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Biden and Harris are making a rare joint campaign appearance to shore up support among Black voters

PHILADELPHIA — Preparing for a new phase of the campaign as Donald Trump’s criminal trial draws to a close, President Joe Biden and Vice President Kamala Harris will make a rare joint campaign appearance here Wednesday to shore up a critical constituency in a critical state: black voters in Pennsylvania.

The Democratic ticket will be joined by a rising Democratic star and likely key surrogate, Maryland Governor Wes Moore, as it works to counter Trump’s efforts to make inroads among the voters who helped Biden win the nomination and then the White House four years ago. .

Biden’s campaign has long argued that it sees Black voters differently than previous Democratic campaigns: a targeted voter group whose support is solicited from start to finish, rather than a reliable turnout engine that simply needs to be revved up in the fall. On Wednesday, it will launch Black Voters for Biden at the end of a month characterized as one of the campaign’s most sustained voter outreach efforts to date.

Biden aides teased that Wednesday’s rally will be one of the largest of the campaign as they aim for a show of force as a jury in New York prepares to hand down a verdict in Trump’s hush money trial. Biden, Harris and Moore will also be joined by Pennsylvania Lt. Gov. Austin Davis, the first Black man to serve in that role; Cherelle Parker, Philadelphia’s first black female mayor; Congressional Black Caucus Chairman Steven Horsford, D-Nev.; and others.

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“Joe Biden’s approval rating is underwater in Pennsylvania, and he knows it. Despite Biden and Harris’ best efforts to fool Keystone State voters, they know exactly who is responsible for rising costs, a spiraling border crisis and staggering crime rates across the country,” said Rachel Lee, spokesperson for the Republican National Committee, in a statement.

Support from black voters in Philadelphia is a crucial part of Biden’s strategy to retake Pennsylvania, which pushed Biden over the 270-vote electoral threshold four years ago. Biden won 81% of the vote in Philadelphia four years ago, although his margin of victory over Trump narrowed slightly from four years earlier.

Isaiah Thomas, a city council member who launched a local initiative known as “Black Men Vote” with fellow council members to encourage voting, said he has seen some resistance in the community when targeting younger black men. He said disinformation – and not just online – has been a particular challenge.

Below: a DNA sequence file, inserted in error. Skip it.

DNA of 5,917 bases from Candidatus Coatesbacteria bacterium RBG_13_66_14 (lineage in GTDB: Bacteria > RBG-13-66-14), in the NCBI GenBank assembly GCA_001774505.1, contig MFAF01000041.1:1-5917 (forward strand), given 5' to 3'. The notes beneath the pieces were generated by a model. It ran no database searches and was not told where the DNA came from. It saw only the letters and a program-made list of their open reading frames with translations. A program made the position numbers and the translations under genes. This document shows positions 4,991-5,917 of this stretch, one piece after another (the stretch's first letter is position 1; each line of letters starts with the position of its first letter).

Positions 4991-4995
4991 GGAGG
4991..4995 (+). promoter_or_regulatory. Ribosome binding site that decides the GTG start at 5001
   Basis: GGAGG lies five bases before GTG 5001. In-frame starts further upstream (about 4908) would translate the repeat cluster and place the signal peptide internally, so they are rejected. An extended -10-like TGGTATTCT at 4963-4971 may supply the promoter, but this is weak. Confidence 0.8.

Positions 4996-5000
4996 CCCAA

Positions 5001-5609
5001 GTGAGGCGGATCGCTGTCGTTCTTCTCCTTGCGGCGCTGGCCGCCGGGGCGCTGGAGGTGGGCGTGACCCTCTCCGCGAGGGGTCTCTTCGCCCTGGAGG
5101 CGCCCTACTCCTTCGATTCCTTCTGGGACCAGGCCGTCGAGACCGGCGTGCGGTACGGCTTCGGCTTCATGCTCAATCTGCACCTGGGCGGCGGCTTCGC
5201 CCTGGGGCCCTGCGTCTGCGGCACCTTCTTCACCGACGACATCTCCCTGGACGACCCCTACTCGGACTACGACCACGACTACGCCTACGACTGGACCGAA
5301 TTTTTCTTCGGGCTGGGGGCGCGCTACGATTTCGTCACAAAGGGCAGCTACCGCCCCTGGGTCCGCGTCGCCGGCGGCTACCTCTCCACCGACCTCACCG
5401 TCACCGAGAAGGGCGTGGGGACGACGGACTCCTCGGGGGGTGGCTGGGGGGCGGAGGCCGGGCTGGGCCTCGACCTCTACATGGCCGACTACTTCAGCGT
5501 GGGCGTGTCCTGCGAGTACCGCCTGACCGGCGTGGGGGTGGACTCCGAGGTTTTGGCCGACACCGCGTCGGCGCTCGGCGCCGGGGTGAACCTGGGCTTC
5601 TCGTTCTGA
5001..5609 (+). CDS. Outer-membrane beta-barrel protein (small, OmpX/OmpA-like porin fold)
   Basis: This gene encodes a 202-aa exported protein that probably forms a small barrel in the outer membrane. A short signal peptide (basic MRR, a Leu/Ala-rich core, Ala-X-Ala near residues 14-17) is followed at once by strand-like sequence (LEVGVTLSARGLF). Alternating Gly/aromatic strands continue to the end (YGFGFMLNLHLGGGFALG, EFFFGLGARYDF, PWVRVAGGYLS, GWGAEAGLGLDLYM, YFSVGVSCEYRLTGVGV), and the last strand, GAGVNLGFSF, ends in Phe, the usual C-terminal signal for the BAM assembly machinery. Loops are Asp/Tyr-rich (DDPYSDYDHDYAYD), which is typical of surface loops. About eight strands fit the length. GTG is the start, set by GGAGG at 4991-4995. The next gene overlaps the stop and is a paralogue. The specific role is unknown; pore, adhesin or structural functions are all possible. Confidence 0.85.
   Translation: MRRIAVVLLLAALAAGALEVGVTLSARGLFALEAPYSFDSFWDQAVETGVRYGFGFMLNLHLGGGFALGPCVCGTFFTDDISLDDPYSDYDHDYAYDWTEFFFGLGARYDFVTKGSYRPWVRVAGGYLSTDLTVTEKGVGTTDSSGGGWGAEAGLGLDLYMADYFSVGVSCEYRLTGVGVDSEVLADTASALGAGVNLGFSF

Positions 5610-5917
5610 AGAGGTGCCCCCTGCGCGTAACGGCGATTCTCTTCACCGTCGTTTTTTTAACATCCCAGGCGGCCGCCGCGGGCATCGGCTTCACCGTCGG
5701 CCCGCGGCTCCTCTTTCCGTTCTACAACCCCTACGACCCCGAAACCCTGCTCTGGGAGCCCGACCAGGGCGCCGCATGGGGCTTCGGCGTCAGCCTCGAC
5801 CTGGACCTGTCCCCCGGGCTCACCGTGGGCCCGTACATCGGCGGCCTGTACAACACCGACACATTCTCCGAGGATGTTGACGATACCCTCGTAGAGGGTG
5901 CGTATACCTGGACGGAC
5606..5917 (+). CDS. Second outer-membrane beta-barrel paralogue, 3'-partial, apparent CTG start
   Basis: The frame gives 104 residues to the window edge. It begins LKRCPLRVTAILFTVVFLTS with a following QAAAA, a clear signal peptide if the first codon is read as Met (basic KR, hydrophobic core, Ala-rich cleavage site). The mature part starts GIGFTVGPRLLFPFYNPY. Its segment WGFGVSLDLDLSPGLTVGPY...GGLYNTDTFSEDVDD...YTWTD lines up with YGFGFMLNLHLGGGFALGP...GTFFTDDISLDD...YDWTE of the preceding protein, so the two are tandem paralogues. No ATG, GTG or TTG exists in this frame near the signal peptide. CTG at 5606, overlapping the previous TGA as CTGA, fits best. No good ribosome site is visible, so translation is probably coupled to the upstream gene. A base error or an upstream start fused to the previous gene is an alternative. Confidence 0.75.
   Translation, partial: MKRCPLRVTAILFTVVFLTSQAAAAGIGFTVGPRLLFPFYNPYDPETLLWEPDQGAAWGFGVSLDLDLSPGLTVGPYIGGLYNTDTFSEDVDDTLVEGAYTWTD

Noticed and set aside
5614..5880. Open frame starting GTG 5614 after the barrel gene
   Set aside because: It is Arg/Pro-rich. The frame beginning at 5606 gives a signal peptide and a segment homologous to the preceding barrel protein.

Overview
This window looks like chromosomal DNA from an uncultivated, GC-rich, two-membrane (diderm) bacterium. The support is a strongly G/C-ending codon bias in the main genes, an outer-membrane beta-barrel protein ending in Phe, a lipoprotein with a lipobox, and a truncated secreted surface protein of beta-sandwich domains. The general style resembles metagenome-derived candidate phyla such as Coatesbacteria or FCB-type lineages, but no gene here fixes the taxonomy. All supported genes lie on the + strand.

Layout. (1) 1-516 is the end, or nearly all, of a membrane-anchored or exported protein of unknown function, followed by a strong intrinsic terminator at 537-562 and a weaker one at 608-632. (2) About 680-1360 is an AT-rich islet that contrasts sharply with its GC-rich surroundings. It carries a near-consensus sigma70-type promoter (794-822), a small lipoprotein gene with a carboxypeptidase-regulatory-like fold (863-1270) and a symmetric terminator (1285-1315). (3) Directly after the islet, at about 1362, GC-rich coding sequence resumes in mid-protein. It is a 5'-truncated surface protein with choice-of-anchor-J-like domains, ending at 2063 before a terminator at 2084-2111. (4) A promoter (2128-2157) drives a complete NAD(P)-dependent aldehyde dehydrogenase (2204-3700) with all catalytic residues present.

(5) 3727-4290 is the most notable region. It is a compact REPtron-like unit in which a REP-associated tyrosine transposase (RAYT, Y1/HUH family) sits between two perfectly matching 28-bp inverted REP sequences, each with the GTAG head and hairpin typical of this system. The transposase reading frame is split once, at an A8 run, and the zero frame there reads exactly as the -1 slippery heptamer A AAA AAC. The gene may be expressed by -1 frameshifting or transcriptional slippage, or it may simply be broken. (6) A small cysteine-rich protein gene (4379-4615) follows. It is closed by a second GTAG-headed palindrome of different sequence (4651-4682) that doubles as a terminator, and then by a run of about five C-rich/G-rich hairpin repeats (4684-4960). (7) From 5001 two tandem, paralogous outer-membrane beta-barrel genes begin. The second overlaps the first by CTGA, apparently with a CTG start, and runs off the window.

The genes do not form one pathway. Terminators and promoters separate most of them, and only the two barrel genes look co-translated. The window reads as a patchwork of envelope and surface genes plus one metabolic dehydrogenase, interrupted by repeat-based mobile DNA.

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“Every time I go on social media, I try to watch a game at night, I try to listen to music or YouTube or something like that, it’s everywhere. “I’m always bombarded with how bad Biden is,” he said.

Thomas said it is too early to tell whether the initial concerns for November are raising alarms, but he encouraged the Biden team to do more to get his message across.

“It’s good that the voting figures are known, because it puts us on edge,” he said.

The Rev. Mark Tyler, pastor of Mother Bethel African Methodist Episcopal Church in Philadelphia, said he thinks Biden’s standing will improve as summer begins and people see more of Trump.

“Black voters in particular need to remember the Donald Trump of 2016 to 2020 and the way he conducted himself in the way he took care of our problems or ignored our problems,” he said.

The Biden campaign is relying on what campaign officials call “trusted messengers” like Moore to deliver its message to more skeptical voters who may not want to hear from any of the major parties’ nominees. After the meeting, Biden will visit a small Black-owned business to try to tap into another source of potential local validators.

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Moore is only the third Black person to be elected governor in U.S. history and the first in Maryland. He has said he expects to be on the road regularly for Biden, making the case for Black voters in key battlegrounds. He joined Biden in Georgia in March as part of his post-State of the Union battlefield tour.

Maryland Governor Wes Moore (Julia Nikhinson / AP File)

Maryland Governor Wes Moore (Julia Nikhinson / AP File)

The campaign says Wednesday’s launch of Black Voters for Biden will be followed by events across the country, with surrogates visiting barbershops, block parties and churches throughout the weekend.

“While we are busy working to earn the support of Black America, Donald Trump continues to show how ignorant he is. Organizing janky rap concerts to hide the fact that he lacks the resources and competence to truly engage our community,” Biden campaign chief Quentin Fulks said in a statement. “We will continue to be aggressive, innovative and thorough in our work to earn the support of the same voters who sent Joe Biden and Kamala Harris to the White House in 2020.”

This article was originally published on NBCNews.com

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